MANCHESTER, Tenn. — Growing up a tiny blue dot in the very red political environment of suburban Houston taught Hayes Carll an important lesson: Keep politics to yourself.
"I remember when they took the class poll in fourth grade, 'Are you voting for Reagan or Mondale?' I was the only kid in the school who voted for Mondale," Carll said. "So because of that you kinda build up this me-against-them attitude. So whatever beliefs I had picked up from my parents or on my own I guarded pretty viciously."
After years of writing "degenerate love songs" and others about beer, Carll is stepping out into political discourse on his latest album, "KMAG YOYO." It's a significant step in the career of one of country music's most talented songwriters. But it's one he takes in his own special way, as he'll show during two sets at Bonnaroo on Thursday and Friday.
Things aren't so much blowing in the wind in these new songs as they are hanging out and acting ambiguous. New single "Another Like You," a saucy duet with Cary Ann Hearst that features a new video with the ultimate political odd couple, James Carville and Mary Matalin, is a gloriously off-kilter call-and-response drunken love song that perfectly encapsulates fractured times.
The album's title song is a scorching psychedelic rocker with a theme of how soldiers pay the ultimate price in war — something everyone can agree on. Carll sees little black and white in the world and his songs note tough times are hard on everyone, not just those who belong to the other party.
"So I think conservatives, country guys in some way feel like I'm one of their own," Hayes said. "I wear boots and have an accent and am from Texas and all that. And lefties and liberals maybe feel the same because I'm a long-haired, ex-dope smoker who plays guitar and travels around for a living."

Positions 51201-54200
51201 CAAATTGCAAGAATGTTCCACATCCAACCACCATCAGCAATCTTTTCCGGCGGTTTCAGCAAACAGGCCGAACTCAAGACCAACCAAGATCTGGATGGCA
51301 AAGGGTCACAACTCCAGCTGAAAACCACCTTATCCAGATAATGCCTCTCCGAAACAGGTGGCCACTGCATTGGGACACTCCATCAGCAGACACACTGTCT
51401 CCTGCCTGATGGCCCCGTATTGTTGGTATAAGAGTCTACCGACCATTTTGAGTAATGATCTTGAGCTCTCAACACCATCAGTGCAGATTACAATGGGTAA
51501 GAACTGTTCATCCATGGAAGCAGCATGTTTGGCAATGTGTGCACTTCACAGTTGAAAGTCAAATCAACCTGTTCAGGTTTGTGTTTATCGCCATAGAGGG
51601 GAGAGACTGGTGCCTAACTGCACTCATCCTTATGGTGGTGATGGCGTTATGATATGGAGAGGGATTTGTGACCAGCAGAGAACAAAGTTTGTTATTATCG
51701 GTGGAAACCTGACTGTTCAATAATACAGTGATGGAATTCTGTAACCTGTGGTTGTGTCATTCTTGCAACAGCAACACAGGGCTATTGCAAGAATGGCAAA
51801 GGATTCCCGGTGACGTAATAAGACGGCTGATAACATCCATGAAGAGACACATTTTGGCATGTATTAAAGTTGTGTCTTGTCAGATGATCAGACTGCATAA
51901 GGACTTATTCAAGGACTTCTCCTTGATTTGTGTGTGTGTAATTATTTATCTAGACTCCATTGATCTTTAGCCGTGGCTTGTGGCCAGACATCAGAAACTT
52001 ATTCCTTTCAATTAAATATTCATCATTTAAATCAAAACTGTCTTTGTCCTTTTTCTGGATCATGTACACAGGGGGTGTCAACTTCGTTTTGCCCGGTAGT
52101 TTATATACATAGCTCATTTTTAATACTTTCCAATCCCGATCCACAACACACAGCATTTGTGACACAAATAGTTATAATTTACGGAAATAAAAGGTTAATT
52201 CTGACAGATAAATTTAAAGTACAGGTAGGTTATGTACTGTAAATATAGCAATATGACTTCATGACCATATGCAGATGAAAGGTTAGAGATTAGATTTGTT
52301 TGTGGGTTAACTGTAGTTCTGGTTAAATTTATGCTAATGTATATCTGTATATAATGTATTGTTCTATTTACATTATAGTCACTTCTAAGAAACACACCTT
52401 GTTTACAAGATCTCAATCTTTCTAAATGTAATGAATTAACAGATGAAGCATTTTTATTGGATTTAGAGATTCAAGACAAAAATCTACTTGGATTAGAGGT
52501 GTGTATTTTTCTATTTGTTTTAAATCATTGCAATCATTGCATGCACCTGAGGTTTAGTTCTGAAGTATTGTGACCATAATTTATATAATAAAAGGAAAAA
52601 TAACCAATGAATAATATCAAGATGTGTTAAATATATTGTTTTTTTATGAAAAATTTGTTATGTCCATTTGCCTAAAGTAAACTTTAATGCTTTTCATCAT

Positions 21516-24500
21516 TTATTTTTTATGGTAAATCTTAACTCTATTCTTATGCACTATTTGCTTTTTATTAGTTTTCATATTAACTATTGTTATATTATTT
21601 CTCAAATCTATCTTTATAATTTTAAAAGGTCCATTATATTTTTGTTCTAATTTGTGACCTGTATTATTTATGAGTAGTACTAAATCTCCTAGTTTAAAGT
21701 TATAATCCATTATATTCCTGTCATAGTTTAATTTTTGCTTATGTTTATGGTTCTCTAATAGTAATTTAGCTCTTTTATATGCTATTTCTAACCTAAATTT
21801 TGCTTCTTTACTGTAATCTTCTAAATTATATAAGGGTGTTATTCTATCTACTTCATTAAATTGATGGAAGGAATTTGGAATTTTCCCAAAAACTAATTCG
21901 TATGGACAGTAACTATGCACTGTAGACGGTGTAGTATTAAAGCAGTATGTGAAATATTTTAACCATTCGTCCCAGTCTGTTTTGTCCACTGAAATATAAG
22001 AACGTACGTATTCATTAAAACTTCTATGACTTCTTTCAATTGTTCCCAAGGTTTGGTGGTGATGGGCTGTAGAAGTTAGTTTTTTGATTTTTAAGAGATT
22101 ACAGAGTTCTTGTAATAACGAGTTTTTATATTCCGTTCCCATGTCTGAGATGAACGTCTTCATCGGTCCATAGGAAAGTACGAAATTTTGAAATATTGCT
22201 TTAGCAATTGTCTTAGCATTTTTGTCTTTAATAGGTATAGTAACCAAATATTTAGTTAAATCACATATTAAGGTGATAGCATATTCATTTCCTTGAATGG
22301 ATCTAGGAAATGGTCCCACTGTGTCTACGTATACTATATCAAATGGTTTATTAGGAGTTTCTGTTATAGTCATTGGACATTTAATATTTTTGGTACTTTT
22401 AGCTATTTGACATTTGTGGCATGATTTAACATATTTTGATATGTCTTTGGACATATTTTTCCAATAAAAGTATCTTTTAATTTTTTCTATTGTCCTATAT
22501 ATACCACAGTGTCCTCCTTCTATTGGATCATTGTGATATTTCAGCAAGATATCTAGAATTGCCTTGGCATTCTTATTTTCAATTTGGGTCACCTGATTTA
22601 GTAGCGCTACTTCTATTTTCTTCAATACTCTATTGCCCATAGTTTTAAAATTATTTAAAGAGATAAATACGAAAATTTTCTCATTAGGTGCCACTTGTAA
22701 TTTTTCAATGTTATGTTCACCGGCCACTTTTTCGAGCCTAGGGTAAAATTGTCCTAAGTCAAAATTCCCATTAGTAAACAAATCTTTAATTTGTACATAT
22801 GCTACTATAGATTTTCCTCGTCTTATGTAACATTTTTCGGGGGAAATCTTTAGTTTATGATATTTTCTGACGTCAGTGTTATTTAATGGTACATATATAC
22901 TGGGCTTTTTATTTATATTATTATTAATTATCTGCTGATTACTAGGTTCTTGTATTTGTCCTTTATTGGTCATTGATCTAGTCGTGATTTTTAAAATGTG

Getting both sides of the debate eventually began to have its effect. Over time he began to see value in the feelings and beliefs of everyone. Initially resistant to the tea party, for instance, he grew to appreciate some of the maverick movement's concepts.
"I'm not out trying to convert people one at a time," Carll said. "I'm a songwriter just trying to get a sense of the pulse of the country, and it just came. I don't know if it's because I'm older or because I pay more taxes now or because I have a son or that it was just hearing the story every night for so long that it found its way into my music more."
Carll's good friend Rhett Miller of The Old 97's thinks "KMAG YOYO" marks a songwriter at the height of his powers and is an impressive document not for what it says, but what it says about Carll.
Long considered one of Americana-leaning country's rising stars — he joked after winning breakthrough artist of the year at the Americana Music Awards last year that it came five years after he was first nominated in the category — he's taken several steps forward and suffered career-threatening setbacks since the release of his breakthrough album, 2008's "Trouble in Mind."
His work — and maybe a little bit of his shabby-chic cool — was tapped for Garrett Hedlund's country outsider character in the Gwyneth Paltrow film "Country Strong." And he won the 2008 Americana song of the year for subversively funny "She Left Me For Jesus," helping build anticipation for his next album.
Shortly after the release of "Trouble in Mind," a strep infection, combined with poor health and overwork, left him with a damaged voice that's yet to fully return.
"It was a pretty big issue where fans were not only starting to notice but were taking me to task for it," Carll said. "It was frustrating because when my career was doing its best, my talent was at an all-time low."
Miller watched Carll battle first to regain a semblance of his former sound, then work to reinvent his voice in a way that could keep him on stage.
"He'd dip down for notes, he'd climb for notes," Miller said. "You could hear him working so hard as it was recovering. It's just crazy, man, and it sounds great. I really feel something very honest and blue collar and real about the way he approaches music and I admire that a lot. So many people act like music is just magic and we're sort of a lightning rod and God shoots songs down through us or something. But it's not. It's a job."